Museums have always been of huge interest to me, and I am fortunate enough to have had a small hand in helping several of them over the years, the Peabody being the most recent and exciting! I am so thankful and delighted to be a part of this team, and I cannot wait to see what the future holds. 


Following up on my September 7, 2022 post about our family visit to Arizona and New Mexico, specifically about hikes at Petroglyph National Monument in Albuquerque, I wanted to share another highlight: Bandolier National Monument. We learned a lot by visiting the National Park Service interpretive center and hiking through the amazing Ancestral Puebloan sites in Frijoles Canyon, including more petroglyphs, and cavates—expanded hollows in the volcanic rock that formed parts of living rooms and storage structures.

Tsankawi–an Ancestral Pueblo part of Bandolier National Monument in New Mexico.

We got up early to drive from Jemez Springs to Santa Fe, allowing for a good visit to Bandolier. As we drove through Valles Caldera—another National Park Service site with tremendous cultural significance to Walatowa, the Pueblo of Jemez—we made a note that we needed to come back to explore on foot. Impressive deposits of obsidian and volcanic tuff lined parts of the highway in this area, a testament to the volcanic activity that produced the caldera some 1.25 million years ago. Part of our reason for the earlier departure was that the parking area at Frijoles Canyon fills up early, so we wanted to make sure we got in. It was worth it, as the recent rains had many desert plants in bloom amidst the Ancestral Pueblo ruins, culturally connected to many of the modern day Pueblo communities in both New Mexico and Arizona.

The deeply inscribed trail at Tsankawi, carved and worn into the soft volcanic rock of the mesa.

The rangers at the NPS interpretive center also recommended that we visit Tsankawi, another unit of the national monument and another Ancestral Pueblo, that we would pass on our way into Santa Fe—though it’s not particularly well marked or easy to find. We are grateful for this recommendation, as the hike through this largely unreconstructed Ancestral Pueblo had some amazing features. In Tewa the name for Tsankawi means “village between two canyons at the clump of sharp, round cacti.”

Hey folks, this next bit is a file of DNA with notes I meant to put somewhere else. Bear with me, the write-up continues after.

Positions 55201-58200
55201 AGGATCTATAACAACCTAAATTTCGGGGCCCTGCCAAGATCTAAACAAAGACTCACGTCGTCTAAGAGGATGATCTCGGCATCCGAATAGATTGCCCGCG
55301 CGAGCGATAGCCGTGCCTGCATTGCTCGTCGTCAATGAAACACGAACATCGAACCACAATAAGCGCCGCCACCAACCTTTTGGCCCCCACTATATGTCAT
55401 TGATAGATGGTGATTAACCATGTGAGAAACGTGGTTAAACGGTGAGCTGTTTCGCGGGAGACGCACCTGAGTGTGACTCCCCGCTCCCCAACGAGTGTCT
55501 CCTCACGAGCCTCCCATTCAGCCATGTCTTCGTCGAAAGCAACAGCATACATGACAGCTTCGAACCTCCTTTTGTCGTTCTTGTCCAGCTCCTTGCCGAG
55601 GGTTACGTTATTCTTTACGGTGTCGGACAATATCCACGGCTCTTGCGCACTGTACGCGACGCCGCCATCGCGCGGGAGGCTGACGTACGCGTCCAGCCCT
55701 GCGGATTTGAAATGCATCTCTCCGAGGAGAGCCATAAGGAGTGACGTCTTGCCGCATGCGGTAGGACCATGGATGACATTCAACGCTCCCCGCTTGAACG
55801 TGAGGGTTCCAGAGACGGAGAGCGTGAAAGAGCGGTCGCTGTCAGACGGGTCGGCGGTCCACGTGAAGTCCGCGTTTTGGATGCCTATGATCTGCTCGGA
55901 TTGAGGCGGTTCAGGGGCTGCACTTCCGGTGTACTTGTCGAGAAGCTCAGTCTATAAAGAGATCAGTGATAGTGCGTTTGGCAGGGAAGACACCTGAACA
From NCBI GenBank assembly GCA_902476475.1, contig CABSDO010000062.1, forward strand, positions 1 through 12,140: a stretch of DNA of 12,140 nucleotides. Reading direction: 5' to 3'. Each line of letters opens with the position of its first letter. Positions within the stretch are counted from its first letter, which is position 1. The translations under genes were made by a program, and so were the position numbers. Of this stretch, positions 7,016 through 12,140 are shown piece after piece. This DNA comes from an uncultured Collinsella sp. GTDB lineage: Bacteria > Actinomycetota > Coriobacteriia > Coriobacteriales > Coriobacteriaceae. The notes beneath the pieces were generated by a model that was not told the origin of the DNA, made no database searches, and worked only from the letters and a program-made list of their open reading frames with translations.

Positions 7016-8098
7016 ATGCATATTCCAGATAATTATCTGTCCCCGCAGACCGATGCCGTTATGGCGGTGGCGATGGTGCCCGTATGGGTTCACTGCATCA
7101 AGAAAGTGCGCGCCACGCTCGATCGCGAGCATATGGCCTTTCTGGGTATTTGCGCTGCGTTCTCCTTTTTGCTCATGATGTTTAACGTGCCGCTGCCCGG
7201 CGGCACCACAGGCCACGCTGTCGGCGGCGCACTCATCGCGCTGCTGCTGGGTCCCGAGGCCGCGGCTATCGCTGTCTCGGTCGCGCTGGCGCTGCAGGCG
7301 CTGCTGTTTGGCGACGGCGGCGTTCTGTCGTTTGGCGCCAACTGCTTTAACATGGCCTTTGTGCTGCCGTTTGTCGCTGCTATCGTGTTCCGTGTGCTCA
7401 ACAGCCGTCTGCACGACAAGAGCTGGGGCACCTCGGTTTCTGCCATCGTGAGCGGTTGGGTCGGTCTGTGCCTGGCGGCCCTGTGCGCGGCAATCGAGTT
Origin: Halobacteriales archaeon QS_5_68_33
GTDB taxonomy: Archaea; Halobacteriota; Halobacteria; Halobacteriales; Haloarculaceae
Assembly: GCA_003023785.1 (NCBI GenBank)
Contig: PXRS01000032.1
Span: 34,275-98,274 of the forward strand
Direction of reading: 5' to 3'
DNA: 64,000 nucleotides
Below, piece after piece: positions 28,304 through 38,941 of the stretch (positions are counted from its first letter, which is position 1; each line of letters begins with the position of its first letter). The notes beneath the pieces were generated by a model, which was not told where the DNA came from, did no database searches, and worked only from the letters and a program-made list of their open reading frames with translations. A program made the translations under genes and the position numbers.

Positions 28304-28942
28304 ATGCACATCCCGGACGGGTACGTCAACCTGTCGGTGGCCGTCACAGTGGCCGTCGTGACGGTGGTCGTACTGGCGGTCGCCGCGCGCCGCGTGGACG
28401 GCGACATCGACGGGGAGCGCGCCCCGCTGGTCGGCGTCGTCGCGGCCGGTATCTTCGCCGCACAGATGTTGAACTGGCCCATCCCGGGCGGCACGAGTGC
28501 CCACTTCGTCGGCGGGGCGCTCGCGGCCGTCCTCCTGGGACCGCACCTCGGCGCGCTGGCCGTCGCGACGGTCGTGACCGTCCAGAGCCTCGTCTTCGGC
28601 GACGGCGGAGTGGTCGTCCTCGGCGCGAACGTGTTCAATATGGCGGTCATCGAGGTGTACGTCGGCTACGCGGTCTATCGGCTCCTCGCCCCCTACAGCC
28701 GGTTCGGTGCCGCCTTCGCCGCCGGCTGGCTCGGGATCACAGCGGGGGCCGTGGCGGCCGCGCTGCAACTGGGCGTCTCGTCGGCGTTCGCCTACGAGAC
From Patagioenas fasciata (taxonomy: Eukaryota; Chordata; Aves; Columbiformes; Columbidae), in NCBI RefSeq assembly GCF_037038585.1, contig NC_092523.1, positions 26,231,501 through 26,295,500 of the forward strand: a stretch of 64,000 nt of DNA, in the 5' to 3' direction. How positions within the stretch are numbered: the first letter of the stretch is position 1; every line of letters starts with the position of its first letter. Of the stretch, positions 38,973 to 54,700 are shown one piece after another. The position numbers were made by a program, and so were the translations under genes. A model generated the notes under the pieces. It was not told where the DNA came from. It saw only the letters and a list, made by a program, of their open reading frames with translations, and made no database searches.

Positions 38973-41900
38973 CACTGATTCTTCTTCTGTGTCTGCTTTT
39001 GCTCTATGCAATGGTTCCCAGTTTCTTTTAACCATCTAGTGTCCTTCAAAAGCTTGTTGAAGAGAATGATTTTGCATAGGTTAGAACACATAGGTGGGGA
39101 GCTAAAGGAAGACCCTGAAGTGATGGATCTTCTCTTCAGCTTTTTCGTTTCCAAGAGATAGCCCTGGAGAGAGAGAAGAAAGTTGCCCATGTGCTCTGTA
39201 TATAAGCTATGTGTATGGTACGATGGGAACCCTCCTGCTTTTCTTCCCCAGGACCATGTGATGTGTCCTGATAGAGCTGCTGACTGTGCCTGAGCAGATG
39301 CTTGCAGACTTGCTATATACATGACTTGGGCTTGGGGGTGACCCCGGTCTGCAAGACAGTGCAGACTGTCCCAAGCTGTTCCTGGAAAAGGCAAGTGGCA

Ceramic sherds and an obsidian fragment on the surface of the Ancestral Pueblo Tsankawi. The only other visitors to the Pueblo reminded us not to take anything–we bonded over this moment.

Tsankawi is situated on another volcanic mesa and requires climbing some ladders to access much of the Ancestral Pueblo. Once on the mesa, visitors find the ruins of an ancient Pueblo village, more of the cavates like those in Frijoles Canyon, petroglyphs, as well as a deeply inscribed trail that leads along the top and sides of the mesa. This feature was what really captured my attention, because it was clearly an ancient feature of the place. Following the trail, it became clear that you were literally following in the footsteps of the Ancestral Pueblo people who once lived here and whose modern descendants live nearby in places like the Pueblo of San Ildefonso.

Petroglyphs at Tsankawi.

Perhaps not surprisingly, it was sherds of jet-black pottery from Tsankawi that archaeologist Edgar Lee Hewitt asked Maria and Julian Martinez to replicate for museum exhibits early in the twentieth century. Their experiments to replicate the pottery and then their own innovations launched Maria’s career as the famous potter of San Ildefonso Pueblo and the black-on-black pottery with shiny, abstract designs still sought after today. Early in Maria’s career, Peabody Institute staff member Carl Guthe worked with her to write Pueblo Pottery Making: A Study at the Village of San Ildefonso, published in 1924 by Yale University Press. This was part of Alfred Kidder’s broader Pecos Pueblo project—based out of the Peabody Institute from 1915 to 1929—and an acknowledgment of the connections between modern Pueblo communities and their ancestors. Guthe’s research also brought several of Maria and Julian’s pieces into the museum, including a marvelous platter and a rare demonstration set with examples of each stage in the manufacture of the black-on-black pottery. Several of these pieces are on loan to the Addison Gallery of American Art for an upcoming exhibit Women and Abstraction: 1741-Now.